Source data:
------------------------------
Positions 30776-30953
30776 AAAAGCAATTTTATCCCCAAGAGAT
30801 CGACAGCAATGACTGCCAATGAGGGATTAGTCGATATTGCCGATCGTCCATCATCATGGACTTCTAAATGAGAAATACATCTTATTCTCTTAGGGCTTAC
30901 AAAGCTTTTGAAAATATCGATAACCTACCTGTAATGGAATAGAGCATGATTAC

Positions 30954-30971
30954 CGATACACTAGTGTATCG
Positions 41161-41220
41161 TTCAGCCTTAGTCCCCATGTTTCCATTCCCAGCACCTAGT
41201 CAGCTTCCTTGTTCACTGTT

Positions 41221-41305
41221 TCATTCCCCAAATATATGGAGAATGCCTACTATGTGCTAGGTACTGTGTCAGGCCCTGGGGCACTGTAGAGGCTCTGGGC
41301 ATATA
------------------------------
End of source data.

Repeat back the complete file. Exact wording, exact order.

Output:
Positions 30776-30953
30776 AAAAGCAATTTTATCCCCAAGAGAT
30801 CGACAGCAATGACTGCCAATGAGGGATTAGTCGATATTGCCGATCGTCCATCATCATGGACTTCTAAATGAGAAATACATCTTATTCTCTTAGGGCTTAC
30901 AAAGCTTTTGAAAATATCGATAACCTACCTGTAATGGAATAGAGCATGATTAC

Positions 30954-30971
30954 CGATACACTAGTGTATCG
Positions 41161-41220
41161 TTCAGCCTTAGTCCCCATGTTTCCATTCCCAGCACCTAGT
41201 CAGCTTCCTTGTTCACTGTT

Positions 41221-41305
41221 TCATTCCCCAAATATATGGAGAATGCCTACTATGTGCTAGGTACTGTGTCAGGCCCTGGGGCACTGTAGAGGCTCTGGGC
41301 ATATA